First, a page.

Corn and wheat lobbyists are making the rounds in Washington, D.C., and trying to get a better trade-aid deal for their growers than they got in the first round.
The Hagstrom Report says soybean growers made out much better in the first round of trade aid because they were hit hardest when China stopped accepting soybean imports.
U.S. farmers had been the biggest soybean exporters to China in the world.
At the time, Ag Department officials said the formula they developed to provide the most aid to soybean farmers was necessary because of World Trade Organization rules.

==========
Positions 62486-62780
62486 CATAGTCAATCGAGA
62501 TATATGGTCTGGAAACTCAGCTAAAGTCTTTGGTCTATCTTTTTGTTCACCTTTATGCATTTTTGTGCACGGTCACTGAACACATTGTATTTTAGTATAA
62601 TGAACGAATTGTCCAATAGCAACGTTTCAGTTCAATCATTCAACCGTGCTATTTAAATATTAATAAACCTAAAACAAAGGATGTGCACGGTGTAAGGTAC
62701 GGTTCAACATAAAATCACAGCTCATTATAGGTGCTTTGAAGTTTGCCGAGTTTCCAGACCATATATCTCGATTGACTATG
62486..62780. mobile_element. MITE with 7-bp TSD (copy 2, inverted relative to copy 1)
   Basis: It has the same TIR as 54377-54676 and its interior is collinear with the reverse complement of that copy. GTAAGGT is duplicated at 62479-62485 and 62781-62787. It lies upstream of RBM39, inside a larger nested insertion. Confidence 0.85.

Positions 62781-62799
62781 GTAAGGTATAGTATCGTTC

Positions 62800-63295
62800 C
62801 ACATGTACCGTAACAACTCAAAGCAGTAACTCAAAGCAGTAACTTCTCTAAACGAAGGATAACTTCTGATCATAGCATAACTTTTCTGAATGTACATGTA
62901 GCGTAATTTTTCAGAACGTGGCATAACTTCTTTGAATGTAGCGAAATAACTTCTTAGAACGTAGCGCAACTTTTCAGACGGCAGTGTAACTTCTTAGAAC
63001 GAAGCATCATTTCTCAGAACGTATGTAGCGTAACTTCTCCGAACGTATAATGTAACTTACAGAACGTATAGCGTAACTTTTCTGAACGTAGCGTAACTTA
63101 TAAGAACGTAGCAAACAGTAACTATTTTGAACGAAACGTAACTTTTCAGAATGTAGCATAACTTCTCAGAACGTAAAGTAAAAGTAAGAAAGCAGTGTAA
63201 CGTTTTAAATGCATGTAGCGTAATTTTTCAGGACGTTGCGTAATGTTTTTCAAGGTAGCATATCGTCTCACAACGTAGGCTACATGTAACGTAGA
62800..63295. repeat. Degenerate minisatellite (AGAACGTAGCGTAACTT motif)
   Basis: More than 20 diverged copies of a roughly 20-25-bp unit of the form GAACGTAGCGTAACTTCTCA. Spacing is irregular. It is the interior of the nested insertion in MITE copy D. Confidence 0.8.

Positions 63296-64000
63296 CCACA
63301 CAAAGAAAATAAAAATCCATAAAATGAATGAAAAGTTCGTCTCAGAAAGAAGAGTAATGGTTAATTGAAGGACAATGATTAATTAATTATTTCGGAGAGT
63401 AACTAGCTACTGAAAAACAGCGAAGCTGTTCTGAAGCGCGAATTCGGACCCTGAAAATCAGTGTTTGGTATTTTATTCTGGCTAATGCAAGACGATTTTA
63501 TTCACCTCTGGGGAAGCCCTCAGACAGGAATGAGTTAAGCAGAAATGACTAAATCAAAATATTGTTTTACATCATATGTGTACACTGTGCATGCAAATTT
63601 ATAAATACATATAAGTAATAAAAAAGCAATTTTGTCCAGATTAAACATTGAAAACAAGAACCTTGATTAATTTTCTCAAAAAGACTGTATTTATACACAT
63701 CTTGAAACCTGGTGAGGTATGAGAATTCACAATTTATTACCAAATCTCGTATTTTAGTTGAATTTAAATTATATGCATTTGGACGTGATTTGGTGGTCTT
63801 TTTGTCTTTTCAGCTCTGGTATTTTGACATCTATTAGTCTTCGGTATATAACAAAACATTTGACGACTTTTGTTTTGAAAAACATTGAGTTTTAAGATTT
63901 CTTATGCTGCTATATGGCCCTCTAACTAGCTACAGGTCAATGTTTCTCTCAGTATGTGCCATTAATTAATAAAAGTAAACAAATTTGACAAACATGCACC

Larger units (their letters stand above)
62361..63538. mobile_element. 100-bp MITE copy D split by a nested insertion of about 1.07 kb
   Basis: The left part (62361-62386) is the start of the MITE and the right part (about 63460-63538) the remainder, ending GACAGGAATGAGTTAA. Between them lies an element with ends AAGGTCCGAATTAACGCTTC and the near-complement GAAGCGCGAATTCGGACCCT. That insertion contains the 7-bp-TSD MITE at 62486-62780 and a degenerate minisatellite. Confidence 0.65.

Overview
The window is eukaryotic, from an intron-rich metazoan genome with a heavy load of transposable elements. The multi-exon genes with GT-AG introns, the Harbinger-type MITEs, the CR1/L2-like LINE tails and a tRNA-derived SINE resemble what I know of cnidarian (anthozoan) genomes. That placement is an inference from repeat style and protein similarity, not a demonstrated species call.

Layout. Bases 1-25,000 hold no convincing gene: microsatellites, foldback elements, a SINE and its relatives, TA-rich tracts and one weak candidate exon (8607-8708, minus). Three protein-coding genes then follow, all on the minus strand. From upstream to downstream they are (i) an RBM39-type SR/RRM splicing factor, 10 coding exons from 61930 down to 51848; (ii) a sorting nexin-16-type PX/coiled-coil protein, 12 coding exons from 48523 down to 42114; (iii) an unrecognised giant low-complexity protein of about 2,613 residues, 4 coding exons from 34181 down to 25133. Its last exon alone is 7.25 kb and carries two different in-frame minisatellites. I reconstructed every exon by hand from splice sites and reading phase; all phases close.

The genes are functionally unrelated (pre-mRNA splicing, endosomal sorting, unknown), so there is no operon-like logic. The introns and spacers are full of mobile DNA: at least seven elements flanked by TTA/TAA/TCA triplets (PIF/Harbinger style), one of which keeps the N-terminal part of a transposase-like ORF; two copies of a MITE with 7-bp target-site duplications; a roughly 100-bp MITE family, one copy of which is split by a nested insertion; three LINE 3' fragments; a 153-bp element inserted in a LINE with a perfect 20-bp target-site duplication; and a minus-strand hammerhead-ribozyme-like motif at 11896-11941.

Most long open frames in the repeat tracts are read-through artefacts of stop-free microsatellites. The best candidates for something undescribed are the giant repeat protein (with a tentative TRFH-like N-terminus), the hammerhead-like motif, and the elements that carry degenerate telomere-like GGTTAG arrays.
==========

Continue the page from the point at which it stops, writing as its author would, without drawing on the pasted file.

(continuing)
Soybean producers received a Market Facilitation Program payment of $1.65 per bushel.
Corn farmers only got one cent per bushel.
“A penny didn’t cut it before and won’t cut it now,” says a National Corn Growers Association spokeswoman
“NCGA is working to determine if there are some alternative options that can be shared with the administration.”
Wheat growers received payments of 14 cents per bushel and weren’t happy with that either.
The National Association of Wheat Growers says it has requested a meeting with USDA Chief Economist Rob Johansson and Under Secretary for Trade and Foreign Agricultural Affairs Ted McKinney.